Similar to PFS, there was no significant difference in terms of OS between the two groups either in the overall analysis (26.1 months in the maintenance group vs. 21.6 months in the delayed group; HR=0.77; 95% CI: 0.51-1.16; P=0.205; Figure 1B), or in the subgroup of patients receiving only 4 cycles during first-line chemotherapy (HR=0.52; 95% CI: 0.27-1.10; P=0.082; Figure 1D).
Incidence of EGFR mutation (deletion in exon 19 and missense mutation at exon 21) was balanced between the two groups (40/66, 60.6% in the immediate group, and 29/50, 58.0% in the delayed group). For PFS, there was a significant interaction between treatment and EGFR mutation. PFS was significantly longer in patients with EGFR mutation in the immediate group (HR=0.48; 95% CI: 0.27-0.85; P=0.012; Figure 1E), and there was no difference in terms of OS between the two groups with EGFR mutation (HR=0.53; 95% CI: 0.27 to 1.06; P=0.072; Figure 1F). But in patients without EGFR mutation, neither PFS (HR=1.23; 95% CI: 0.61-2.51; P=0.564; Figure 1G) nor OS (HR=1.19; 95% CI: 0.55-2.58; P=0.660; Figure 1H) differed between the immediate and delayed groups.
Stratification based upon other clinical characteristics, including gender smoking history, and histology (adenocarcinoma and non-adenocarcinoma), did not affect the results (Table 3).
EGFR TKIs (e.g., gefitinib and erlotinib) are the currently second-line therapy for advanced NSCLC[15,16,17]. An increasing number of randomized clinical trials suggested that maintenance therapy with TKIs immediately after first-line therapy in NSCLC patients achieving disease control is a promising strategy[8,18]. The results from the current study suggested immediate TKI maintenance is potentially superior to delayed therapy in NSCLC patients with EGFR mutation.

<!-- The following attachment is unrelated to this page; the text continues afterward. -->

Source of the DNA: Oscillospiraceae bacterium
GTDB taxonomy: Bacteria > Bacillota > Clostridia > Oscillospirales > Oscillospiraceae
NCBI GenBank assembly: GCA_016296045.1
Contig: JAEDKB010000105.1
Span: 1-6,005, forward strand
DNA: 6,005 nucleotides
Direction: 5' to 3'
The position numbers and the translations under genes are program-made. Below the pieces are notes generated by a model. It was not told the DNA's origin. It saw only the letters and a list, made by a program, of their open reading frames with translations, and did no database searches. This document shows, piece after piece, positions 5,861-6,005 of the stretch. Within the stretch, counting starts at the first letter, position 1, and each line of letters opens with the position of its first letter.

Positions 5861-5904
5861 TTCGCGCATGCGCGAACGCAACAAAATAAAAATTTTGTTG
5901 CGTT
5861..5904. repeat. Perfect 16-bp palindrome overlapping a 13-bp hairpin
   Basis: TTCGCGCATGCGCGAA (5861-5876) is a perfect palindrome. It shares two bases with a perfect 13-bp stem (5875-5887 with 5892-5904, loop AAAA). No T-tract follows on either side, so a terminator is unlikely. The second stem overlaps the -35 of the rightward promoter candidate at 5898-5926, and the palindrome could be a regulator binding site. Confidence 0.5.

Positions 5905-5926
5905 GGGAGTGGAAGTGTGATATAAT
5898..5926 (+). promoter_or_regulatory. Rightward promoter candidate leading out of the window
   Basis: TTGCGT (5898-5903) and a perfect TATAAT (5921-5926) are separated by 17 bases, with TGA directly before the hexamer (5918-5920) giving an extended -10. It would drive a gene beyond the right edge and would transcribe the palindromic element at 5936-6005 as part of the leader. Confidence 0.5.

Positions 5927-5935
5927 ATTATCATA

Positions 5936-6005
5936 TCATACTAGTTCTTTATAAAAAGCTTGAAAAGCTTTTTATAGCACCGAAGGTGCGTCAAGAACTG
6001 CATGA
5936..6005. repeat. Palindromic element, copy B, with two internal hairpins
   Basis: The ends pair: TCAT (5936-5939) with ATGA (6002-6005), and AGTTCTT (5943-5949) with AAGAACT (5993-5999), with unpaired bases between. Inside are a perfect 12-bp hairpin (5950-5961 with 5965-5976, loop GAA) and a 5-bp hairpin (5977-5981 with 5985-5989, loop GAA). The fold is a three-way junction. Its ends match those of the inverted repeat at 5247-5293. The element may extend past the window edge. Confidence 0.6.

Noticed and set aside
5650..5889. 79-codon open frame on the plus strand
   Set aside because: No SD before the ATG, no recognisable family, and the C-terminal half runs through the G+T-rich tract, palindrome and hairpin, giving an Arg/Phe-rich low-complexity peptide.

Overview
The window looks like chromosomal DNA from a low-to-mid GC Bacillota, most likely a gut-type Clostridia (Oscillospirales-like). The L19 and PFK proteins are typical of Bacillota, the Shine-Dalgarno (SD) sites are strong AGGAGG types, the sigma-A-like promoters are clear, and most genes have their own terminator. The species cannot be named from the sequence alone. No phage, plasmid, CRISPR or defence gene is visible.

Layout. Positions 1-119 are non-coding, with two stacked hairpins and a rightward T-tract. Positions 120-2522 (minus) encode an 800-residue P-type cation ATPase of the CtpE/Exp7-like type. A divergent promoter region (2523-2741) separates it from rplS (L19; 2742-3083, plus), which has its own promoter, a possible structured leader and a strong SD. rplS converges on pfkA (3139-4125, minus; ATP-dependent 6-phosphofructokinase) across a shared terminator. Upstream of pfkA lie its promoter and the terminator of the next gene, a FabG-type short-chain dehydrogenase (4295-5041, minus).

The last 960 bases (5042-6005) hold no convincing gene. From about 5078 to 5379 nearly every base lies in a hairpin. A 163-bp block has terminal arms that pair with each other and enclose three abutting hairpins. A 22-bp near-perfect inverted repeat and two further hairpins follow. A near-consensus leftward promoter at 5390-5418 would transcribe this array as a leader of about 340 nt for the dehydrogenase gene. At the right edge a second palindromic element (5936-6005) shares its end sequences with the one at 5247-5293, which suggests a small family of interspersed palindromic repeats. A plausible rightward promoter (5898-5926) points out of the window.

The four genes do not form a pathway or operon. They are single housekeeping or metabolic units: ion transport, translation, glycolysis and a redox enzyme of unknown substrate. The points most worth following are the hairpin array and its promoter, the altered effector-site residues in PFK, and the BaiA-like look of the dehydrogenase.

Both PFS and OS were prolonged by immediate TKI maintenance and delayed TKI treatment. Although the differences between the two groups were not statistically significant, there was a trend towards longer PFS and OS in the immediate group. Female NSCLC patients seem to have better prognosis than males[19,20]. The gender composition was significantly different between the two groups in our study. However, a stratified analysis failed to show a significant difference in either PFS or OS between the two groups. Responses to chemotherapy typically occur within the first two to four cycles. Therefore, only subjects who completed no less than 2 cycles of the first-line chemotherapy were included in our study. Despite of such effort, patients in the immediate group received less cycles of initial chemotherapy than the delayed group. In order to minimize the potential influence of such a bias, we took two measures. First, we defined the survival time from the end of initial treatment to disease progression so that the starting point was identical in the two groups. We also conducted a separate analysis for patients who received only four cycles of first-line chemotherapy. Such an analysis failed to reach statistical significance, but suggested a trend towards decreased risk of progression/death in the immediate group compared with delayed group.
EGFR mutation is a powerful predictor for treatment response to EGFR-TKIs[22-27]. In the BR.21 study, patients harboring EGFR mutation had a 23% reduction in risk of death with erlotinib versus placebo (HR, 0.77). In SATURN study, patients with EGFR mutation who received immediate erlotinib maintenance versus placebo as maintenance had a remarkable reduction of progression risk (91%, HR, 0.09), suggesting that the patients with EGFR mutation could benefit from immediate TKI treatment. Our study showed that patients with EGFR mutation could benefit from immediate TKI maintenance treatment. A possible explanation underlying this phenomenon is the smaller tumor burden in patients who receive two treatment regimens without significant delay vs. those who received two regimens with a substantial interval.
In summary, immediate maintenance treatment with EGFR-TKIs after achieving disease control improves PFS (and potentially OS as well) in patients with EGFR mutation. This finding encourages prospectively designed clinical studies that compare immediate TKI maintenance with delayed treatment.
We thank Dr. Ning Wang, for conducting imaging evaluation and Yan Zhang for contribution in statistical analysis. We also thank Dr. Liang Li from Peking University Third Hospital for the support in the study.